The Starboard Sea

The Starboard Sea

1.    What can you tell our readers about The Starboard Sea?

The Starboard Sea is a story about friendship, the mutability of sexual desire, the joys of competitive sailing and the dangers of unchecked privilege. The novel is set in 1987 at a boarding school, Bellingham Academy, located on the coast of New England. The main character, Jason Prosper, has just turned eighteen and is transferring to Bellingham after having been kicked out of a more prestigious prep school. Bellingham is a refuge for kids in need of a second chance. It’s the kind of place where, if you can pay, you can stay. All of the students at Bellingham have been damaged by their own sense of entitlement: intelligent troublemakers smart enough to realize that breaking rules can lead to more freedom. Jason is a champion sailor still reeling from the recent death of his best friend and sailing partner, Cal. As Jason tries to reconcile the loss of his best friend, he meets a young woman, Aidan, who is struggling with her own difficult past. Jason and Aidan come together, develop an unexpected friendship and begin to help each other heal.


2. Do you find short story writing and novel writing different?

Writing a short story is similar to carving an ice sculpture while writing a novel is like building a house. Writing a short story requires intuition and a profound degree of focus. Imagine having a block of ice in front you. It’s shiny and clear but it’s also melting. You need to make bold, decisive choices and you need to believe that there is something hidden inside the ice that only you can reveal. A novelist is an architect. When a writer begins plotting her novel, she needs to know what sort of structure she is building—a mid-century modern home, a tree house, a McMansion, a bomb shelter, a shotgun shack—and how the structure will impact the lives of the characters who will inhabit the house. A novelist must marry her artistic instincts with a keen appreciation for planning and engineering.


3. You are an Associate Professor of English and Creative Writing at Agnes Scott College in Georgia, so how much has this aided your own work?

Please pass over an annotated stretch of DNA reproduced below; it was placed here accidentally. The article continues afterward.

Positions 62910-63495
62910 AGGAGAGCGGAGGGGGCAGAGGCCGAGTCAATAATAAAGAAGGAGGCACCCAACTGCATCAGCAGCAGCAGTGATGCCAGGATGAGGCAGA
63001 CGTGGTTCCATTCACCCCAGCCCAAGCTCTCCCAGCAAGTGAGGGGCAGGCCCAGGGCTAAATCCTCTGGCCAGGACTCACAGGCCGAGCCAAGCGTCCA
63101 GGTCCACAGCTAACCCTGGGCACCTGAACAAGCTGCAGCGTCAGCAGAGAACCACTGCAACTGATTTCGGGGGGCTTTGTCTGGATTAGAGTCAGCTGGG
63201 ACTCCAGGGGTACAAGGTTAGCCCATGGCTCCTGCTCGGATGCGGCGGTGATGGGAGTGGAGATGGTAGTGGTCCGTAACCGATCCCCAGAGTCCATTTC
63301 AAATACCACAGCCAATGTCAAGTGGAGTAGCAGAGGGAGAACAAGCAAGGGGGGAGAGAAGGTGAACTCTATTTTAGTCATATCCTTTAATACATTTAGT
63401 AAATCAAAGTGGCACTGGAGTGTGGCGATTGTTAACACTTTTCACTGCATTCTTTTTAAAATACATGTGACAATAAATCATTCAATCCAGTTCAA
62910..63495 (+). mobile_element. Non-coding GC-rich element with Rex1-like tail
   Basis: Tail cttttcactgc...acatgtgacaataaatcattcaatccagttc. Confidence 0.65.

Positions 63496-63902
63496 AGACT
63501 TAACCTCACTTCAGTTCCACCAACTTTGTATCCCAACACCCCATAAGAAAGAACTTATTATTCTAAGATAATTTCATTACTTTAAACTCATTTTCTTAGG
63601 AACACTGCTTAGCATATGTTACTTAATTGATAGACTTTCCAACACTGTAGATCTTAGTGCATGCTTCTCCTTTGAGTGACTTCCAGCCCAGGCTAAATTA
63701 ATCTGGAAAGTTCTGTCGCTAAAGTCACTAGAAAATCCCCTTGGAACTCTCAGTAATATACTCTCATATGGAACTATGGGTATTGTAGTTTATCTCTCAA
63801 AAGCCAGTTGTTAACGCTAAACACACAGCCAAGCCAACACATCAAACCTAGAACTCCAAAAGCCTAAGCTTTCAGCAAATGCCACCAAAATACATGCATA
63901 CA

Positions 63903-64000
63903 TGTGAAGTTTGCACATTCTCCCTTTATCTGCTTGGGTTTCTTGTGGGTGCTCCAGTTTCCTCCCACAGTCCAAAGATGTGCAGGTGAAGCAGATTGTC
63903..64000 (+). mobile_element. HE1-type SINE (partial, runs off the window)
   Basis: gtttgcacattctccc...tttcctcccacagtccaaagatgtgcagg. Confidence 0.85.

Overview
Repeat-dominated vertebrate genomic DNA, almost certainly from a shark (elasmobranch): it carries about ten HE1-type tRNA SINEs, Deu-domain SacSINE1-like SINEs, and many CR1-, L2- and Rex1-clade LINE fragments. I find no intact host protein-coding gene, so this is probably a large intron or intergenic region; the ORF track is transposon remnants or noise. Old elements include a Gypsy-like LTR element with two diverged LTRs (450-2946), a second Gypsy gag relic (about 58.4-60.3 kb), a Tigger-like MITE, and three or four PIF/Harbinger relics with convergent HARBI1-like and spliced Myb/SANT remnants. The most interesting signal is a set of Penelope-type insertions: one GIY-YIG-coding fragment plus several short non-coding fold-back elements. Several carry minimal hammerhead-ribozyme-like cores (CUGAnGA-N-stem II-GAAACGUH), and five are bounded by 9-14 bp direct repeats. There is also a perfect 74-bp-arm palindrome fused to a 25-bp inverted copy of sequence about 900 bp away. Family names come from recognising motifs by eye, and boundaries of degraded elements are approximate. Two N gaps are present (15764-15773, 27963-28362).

One of the great ironies of my life is that I grew up in the Northeast and went to a prep school that was predominantly male but I currently live in the American South and teach at a women’s college. I am very lucky to have lived in every region of the United States. If I’d only ever stayed in the Northeast, I would have a very narrow understanding of politics, race relations, socio-economic privilege and regional differences. My students at Agnes Scott are a constant source of inspiration. So many of these young women are the first in their family to go to college. I am especially proud of the returning and nontraditional students—older women who bring the richness of their life experiences to our creative writing classes. My students keep me honest. I struggle with the same questions about writing that they do and it is up to me to come up with narratives strategies to address these concerns.


4. What are your favourite reads?

In my secret life, I am a stand-up comedienne. Two of my favorite recent books are by the British comic, Stewart Lee, How I Escaped My Certain Fate: The Life and Deaths of a Stand-Up Comedian and If You Prefer a Milder Comedian Please Ask For One EP. Both are ingeniously annotated transcripts of his comedy routines. I am in awe of Lee’s humanity and wit. He’s constantly innovating and deconstructing how stories are told and received. He takes the kind of necessary risks that challenge an audience. But what I appreciate most about his work is his ability to question and call out his own cleverness. He is merciless, even to himself.